Malice in the Palace: The Hawaii Crown Jewel Robbery
Did the Hawaii Guard steal gems, fence them and even swap them for opium? Read on for the sordid tale.
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Three months after Queen Liliuokalani was deposed, on Monday, April 3, 1893, the keys of Iolani Palace were transferred from Chamberlain James Robertson to the provisional government’s new custodian, R. Jay Green. The two conducted an inventory and noticed that, in the chamberlain’s locked basement office, a leather trunk had been broken open.
Inside the trunk, in a satin-lined box of polished emboyna wood, was King David Kalakaua’s crown—bent and twisted. Every jewel had been pried out. The velvet lining had been torn away, and the Maltese cross on top, with its stunning six-carat diamond, had been broken off and taken. The ring of kalo leaves along the band was bent, and some of its gold filigree was missing.
Designed by the king and purchased in London in 1882 for £1,000 from Hoffnung and Co., the solid-gold crowns of Kalakaua and his queen, Kapiolani, contained when they were new: “521 diamonds, 54 pearls, 20 opals, 20 rubies, eight emeralds, one carbuncle and six kukui nut jewels.” (Kapiolani’s crown was safe. She had taken it home, following Kalakaua’s death in 1891.)
“PLUNDERED!” roared the headline in the newspaper Pacific Commercial Advertiser as it recounted the theft. Accusations were traded as to who had been in charge of the palace basement.
Detective William Larsen set out in search of the robber. He was 37, born in Copenhagen, having arrived in Hawaii in 1882. He had worked his way up the ranks, from officer to lieutenant to captain. He had just recently been made chief of detectives.
Weeks passed with no announcement as to progress in the case. Everyone had a theory, of course. Attorney General William Owen Smith wrote to Lorrin Thurston on April 8: “The durned crown was broken into pieces. Some things point to someone acting in the interests of Mrs. Dominis.” (The anti-royalists no longer referred to the ex-queen and widow of John Dominis as Liliuokalani.)
On April 19, it was reported that several men were seen carrying a bundle near the barracks, behind the palace. They were shot at and disappeared. A search produced nothing. Some suggested the men were returning the jewels; others speculated they were ghosts.
At the end of April, some workers were cleaning out the palace basement. On the ground were found “a few worthless stones” (perhaps the polished kukui nuts) and “some filigree work which had been broken from the crown.” The items were turned over to the police.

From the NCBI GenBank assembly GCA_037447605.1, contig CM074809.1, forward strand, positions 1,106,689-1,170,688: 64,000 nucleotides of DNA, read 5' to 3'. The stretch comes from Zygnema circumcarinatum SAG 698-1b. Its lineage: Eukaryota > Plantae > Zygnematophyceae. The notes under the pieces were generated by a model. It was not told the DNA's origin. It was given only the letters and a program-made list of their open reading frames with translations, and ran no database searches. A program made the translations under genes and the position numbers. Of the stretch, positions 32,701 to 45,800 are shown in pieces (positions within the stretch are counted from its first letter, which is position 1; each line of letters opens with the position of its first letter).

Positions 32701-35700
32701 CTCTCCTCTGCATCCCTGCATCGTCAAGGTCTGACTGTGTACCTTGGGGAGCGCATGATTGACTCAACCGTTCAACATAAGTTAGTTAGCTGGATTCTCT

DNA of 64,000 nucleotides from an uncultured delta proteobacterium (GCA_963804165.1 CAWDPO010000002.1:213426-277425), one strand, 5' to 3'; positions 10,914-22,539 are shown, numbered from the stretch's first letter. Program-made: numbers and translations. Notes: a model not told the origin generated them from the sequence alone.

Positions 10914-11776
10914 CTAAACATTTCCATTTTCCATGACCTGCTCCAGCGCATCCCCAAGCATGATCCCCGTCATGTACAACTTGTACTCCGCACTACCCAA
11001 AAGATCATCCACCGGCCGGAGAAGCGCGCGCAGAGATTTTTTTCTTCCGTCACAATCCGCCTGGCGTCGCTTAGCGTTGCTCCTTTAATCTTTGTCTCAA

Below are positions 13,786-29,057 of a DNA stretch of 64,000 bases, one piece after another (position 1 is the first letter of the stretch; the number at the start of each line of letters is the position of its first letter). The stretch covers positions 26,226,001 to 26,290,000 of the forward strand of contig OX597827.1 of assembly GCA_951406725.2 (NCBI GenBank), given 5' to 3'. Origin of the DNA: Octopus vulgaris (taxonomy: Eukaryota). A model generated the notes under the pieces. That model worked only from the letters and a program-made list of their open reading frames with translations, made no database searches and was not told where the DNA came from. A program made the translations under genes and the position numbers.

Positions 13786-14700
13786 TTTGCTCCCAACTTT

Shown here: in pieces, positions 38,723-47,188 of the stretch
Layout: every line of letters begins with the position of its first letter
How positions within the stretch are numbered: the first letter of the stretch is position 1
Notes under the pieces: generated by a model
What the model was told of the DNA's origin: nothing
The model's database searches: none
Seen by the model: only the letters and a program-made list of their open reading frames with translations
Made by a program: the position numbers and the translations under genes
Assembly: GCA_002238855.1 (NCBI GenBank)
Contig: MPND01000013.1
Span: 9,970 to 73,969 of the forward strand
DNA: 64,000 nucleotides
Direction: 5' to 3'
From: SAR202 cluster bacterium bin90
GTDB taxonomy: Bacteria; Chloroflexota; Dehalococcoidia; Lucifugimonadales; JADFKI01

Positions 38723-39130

Working on the case, Larsen first got the names of half-a-dozen guards who were on duty the weekend of the robbery. He began interviewing them. One of the guards, a 25-year-old corporal named George Ryan, gave evasive answers. Ryan had been arrested for carrying a concealed weapon in January, and ordered out of the Islands. Instead, he had joined the reorganized Hawaii Guard. On May 10, he had been court-martialed for dereliction of duty and discharged from the guard three weeks later. Larsen had no evidence against Ryan, but interviewed a guard who claimed to have purchased an unmounted diamond from Ryan.
On June 13, Larsen searched Ryan’s room in the White House Hotel on Nuuanu Avenue. In a wardrobe hung a vest, and in one of the pockets Larsen found a small package, wrapped in tissue paper, containing a dozen small diamonds. Henry Wichman, a Fort Street jeweler,
valued the stones at $2,500.
Larsen searched Honolulu all day for Ryan, finally meeting up with him at 9 p.m., near the Commercial Saloon on Nuuanu. Larsen invited him in for a drink and promptly informed him he was under arrest. It was June 13. The police day book read: “George Ryan—larceny of crown jewels valued at $2,500.” Searching him, Larson found another diamond in Ryan’s pants pocket. Ryan was booked, photographed and given the inmate number 996.
But that didn’t solve the case. Had Ryan acted alone? What had happened to the rest of the gems? Only a handful of the smallest diamonds had been found in Ryan’s vest.
Here things get tangled, and a whole cast of Honolulu characters enters the scene.
One of them was Ryan’s fellow guardsman, Richard Stone. A month after the theft of the crown jewels was discovered, Stone was arraigned in Judge Henry Cooper’s First Circuit Court for shooting a policeman in an earlier brawl at the Pantheon Saloon on Hotel Street.
Also appearing before Cooper that day was a Chinese merchant named Ah Fook, charged with gambling.
Stone escaped and, at 10 a few nights later, was pounding at Ah Fook’s door, in the company of another man. They asked for opium. Ah Fook, suspicious, insisted he didn’t allow opium smoking at his place of business. They then tried to sell him two diamonds.
Ah Fook declined, insisting he had no money.
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